Cancer

Updated 12 April 2017

60% of women who get breast cancer gene test don't need it

The study found that more tests are now done on women without breast or ovarian cancer. In 2004, that number was just 24%.

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Breast Cancer is the most common cancer in women of all races, with a lifetime risk of one in 29 in South Africa, according to the 2011 National Cancer Registry (NCR).

An increased number of women who don't have breast or ovarian cancer are being tested for BRCA and BRCA2 gene mutations associated with those diseases, a new study shows.

The study was published in the American Journal of Preventive Medicine.

Mutations in the BRCA1 and BRCA2 genes significantly increase a woman's risk of breast cancer. These mutations are linked to five to 10% of all breast cancer and about 15% of ovarian cancers, the US National Cancer Institute says.

60% of women tested don't have cancer

The new study found that more than 60% of BRCA tests are done on women without breast or ovarian cancer. In 2004, that number was just 24%.

This increase is likely due to increased marketing of BRCA testing. This may lead women at low risk for BRCA mutations to self-refer for testing, the researchers said.

While the number of low-risk women being tested has increased, BRCA testing is being underused by at-risk women, the study noted.

"Next-generation sequencing technologies are dramatically reducing costs for genetic testing and sequencing. However, current guidelines and practices are not always identifying women who carry BRCA mutations," said lead investigator Dr Fangjian Guo, from the University of Texas Medical Branch at Galveston.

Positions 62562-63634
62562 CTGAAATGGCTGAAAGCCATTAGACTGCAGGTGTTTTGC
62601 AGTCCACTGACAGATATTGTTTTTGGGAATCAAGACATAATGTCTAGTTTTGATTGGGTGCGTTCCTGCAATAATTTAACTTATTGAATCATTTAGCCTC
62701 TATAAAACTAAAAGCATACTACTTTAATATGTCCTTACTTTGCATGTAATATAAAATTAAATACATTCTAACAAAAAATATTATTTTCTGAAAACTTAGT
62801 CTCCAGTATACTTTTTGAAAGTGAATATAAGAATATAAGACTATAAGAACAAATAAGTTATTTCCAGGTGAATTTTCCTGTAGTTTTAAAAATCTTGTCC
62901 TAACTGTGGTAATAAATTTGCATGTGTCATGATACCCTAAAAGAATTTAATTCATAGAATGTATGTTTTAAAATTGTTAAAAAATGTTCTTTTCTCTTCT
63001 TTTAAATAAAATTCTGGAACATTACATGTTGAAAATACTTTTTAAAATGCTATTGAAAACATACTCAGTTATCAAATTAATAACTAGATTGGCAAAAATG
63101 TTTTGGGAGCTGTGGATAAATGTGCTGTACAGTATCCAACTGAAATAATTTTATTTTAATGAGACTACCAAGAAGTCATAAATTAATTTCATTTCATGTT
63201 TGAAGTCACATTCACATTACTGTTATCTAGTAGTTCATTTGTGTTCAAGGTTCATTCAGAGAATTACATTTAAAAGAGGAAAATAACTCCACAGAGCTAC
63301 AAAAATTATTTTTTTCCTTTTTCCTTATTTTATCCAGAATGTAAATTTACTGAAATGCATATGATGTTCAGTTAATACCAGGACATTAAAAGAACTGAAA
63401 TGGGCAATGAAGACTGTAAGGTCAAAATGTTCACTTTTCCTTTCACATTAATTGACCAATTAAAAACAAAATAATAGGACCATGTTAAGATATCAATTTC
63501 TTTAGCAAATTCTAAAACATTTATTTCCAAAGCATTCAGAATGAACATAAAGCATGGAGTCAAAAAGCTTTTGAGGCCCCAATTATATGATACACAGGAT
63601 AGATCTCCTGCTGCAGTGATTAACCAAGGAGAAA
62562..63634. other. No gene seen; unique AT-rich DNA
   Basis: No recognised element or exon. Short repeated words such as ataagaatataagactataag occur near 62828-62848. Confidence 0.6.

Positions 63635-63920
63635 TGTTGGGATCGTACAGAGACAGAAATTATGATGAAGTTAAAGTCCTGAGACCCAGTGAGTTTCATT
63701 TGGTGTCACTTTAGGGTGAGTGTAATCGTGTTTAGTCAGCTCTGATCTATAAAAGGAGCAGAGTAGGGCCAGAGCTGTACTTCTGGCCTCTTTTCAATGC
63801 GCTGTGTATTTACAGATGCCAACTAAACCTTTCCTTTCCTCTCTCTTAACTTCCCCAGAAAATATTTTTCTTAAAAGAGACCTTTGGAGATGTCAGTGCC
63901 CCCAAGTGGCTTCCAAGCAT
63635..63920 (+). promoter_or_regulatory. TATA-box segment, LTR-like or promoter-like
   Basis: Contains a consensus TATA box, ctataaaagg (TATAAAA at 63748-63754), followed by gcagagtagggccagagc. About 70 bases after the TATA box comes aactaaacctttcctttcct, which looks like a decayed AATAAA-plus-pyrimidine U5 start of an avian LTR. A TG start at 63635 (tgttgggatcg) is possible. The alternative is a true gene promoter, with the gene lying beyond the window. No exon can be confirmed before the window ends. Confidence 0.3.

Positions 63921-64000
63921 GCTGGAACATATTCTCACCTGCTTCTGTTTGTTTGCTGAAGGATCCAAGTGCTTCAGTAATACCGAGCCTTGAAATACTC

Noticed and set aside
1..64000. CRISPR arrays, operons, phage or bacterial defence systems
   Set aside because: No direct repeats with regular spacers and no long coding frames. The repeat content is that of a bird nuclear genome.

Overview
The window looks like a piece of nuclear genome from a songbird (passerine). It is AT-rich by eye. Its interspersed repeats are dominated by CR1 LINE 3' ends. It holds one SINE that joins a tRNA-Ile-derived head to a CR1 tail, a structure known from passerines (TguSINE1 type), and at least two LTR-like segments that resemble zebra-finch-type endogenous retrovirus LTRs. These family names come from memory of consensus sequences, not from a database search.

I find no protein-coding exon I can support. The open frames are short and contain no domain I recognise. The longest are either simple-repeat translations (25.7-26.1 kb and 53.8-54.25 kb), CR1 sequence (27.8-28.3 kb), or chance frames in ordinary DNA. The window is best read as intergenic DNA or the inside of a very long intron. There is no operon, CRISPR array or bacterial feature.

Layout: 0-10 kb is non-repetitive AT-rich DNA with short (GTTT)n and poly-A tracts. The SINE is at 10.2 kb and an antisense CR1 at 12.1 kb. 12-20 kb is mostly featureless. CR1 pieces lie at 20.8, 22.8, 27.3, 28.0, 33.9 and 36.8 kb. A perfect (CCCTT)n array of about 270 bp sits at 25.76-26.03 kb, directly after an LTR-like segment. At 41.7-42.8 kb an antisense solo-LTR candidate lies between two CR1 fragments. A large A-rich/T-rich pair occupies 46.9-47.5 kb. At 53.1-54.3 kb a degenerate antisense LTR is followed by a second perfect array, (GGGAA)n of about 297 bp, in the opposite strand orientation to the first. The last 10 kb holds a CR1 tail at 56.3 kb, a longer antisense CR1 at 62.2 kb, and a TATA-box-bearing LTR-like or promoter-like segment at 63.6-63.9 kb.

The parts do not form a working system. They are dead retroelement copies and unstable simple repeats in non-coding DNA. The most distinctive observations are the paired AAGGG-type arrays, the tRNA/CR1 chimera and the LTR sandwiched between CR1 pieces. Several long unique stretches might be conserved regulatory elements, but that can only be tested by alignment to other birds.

BRCA testing still recommended 

BRCA testing strategies that promote equal access and rational use of BRCA testing and also maximise the detection of mutation carriers are needed, Guo said in a school news release.

If women are considered high-risk because of personal or family history of breast or ovarian cancer, BRCA testing would be advisable.

Read More:

Advocates demand three-month supplies of breast cancer treatment

Early stage breast cancer: a new tool to assess treatment needs

Fruit may lower breast cancer risk in teenage girls

 

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Cancer expert

CANSA’s purpose is to lead the fight against cancer in South Africa. Its mission is to be the preferred non-profit organisation that enables research, educates the public and provides support to all people affected by cancer. Questions are answered by CANSA’s Head of Health Professor Michael Herbst and Head of Advocacy Magdalene Seguin. For more information, visit cansa.org.za.

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